Certainly, the in vitro data await support from in vivo experiments, where a number of factors can affect the responses of the amygdala and the hippocampus to convulsants like nerve agents, most important among them the integrity of the interconnections of these structures with other brain regions. Nevertheless, the existing data justify inquiry into the physiological and molecular/biochemical parameters that confer to the amygdala a high propensity for generation of rhythmic, prolonged neuronal discharges, as least as observed in the in vitro conditions. It is noteworthy in this regard that the amygdala, and the BLA in particular, is one of the few brain regions that display a markedly high expression of the kainate subtype of glutamate receptors that contain the GluR5 subunit (GluR5KRs) (Bettler et al., 1990; Li et al., 2001; Braga et al., 2003). GluR5KRs have attracted interest for the central role they appear to play in the induction and maintenance of limbic seizures (Smolders et al., 2002), and in the amygdala they have been found to modulate neuronal excitability (Braga et al., 2003; for reviews see Aroniadou-Anderjaska et al., 2007, 2008; Braga et al., 2004). Interestingly, the GluR5KR antagonist UBP302 suppressed the soman-induced epileptiform activity in the amygdala and the hippocampus in vitro, and the effect was more pronounced in the amygdala (Apland et al., 2009). Furthermore, GluR5KR antagonists (LY295338 and UBP302) also display remarkable effectiveness in blocking soman-induced seizures in vivo, even when administered one hour after soman exposure (our group, unpublished). Considering the above, we believe it is important to determine if selective inactivation of the amygdala prevents the generation of seizures after nerve agent exposure, and if application of a nerve agent directly into the amygdala can produce status epilepticus, and compare these results with similar experiments with the hippocampus. Furthermore, whether or not the GluR5KR antagonists act primarily in the amygdala to stop the soman-induced seizures in vivo is also a testable hypothesis.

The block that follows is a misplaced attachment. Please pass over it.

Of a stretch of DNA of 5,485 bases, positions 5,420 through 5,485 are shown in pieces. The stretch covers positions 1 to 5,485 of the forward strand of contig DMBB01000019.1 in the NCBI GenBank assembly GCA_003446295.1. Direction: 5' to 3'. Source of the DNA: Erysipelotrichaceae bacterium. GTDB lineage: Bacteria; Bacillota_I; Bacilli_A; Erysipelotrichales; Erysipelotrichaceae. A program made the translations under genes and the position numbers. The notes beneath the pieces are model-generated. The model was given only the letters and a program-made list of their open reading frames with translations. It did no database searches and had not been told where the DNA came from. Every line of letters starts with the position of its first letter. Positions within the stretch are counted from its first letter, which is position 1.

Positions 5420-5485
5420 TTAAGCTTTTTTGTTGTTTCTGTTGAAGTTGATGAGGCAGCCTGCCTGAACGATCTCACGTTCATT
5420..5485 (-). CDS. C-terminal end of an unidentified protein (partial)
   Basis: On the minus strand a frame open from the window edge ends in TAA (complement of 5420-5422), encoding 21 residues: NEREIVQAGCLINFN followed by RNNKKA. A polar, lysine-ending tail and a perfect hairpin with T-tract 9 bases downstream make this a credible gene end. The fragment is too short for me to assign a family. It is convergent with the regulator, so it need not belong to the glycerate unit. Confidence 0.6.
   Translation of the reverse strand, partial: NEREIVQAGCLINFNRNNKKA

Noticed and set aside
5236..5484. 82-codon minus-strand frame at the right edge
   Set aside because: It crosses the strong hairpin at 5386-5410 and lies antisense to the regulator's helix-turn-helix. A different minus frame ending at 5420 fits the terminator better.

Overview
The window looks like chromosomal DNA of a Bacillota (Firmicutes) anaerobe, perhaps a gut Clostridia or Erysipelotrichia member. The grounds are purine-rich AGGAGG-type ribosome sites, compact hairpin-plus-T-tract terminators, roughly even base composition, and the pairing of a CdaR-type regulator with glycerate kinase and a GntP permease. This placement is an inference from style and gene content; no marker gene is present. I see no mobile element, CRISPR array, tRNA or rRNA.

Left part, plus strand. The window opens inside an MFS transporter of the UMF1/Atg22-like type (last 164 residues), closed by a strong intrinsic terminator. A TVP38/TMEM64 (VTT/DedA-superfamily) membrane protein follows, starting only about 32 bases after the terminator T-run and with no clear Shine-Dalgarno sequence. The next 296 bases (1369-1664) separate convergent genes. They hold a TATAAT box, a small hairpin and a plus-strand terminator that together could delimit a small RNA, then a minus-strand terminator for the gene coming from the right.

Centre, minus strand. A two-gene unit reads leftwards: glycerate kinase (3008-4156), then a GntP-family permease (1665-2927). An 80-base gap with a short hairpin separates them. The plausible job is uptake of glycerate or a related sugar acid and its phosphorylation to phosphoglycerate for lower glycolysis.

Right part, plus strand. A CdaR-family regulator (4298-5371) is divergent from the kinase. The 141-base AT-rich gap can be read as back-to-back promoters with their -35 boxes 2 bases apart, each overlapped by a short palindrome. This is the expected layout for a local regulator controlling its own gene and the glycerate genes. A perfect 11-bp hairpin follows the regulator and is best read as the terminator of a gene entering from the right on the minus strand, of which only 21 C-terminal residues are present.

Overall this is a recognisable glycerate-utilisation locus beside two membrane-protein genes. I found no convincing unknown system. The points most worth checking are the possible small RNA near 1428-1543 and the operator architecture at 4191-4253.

We thank Adriana Souza for assistance in the pathological analysis. This work was supported by the National Institutes of Health CounterACT Program through the National Institute of Neurological Disorders and Stroke (award # U01 NS058162-01), and the Defense Threat Reduction Agency-Joint Science and Technology Office, Medical S&T Division grant # 1.E0021_07_US_C.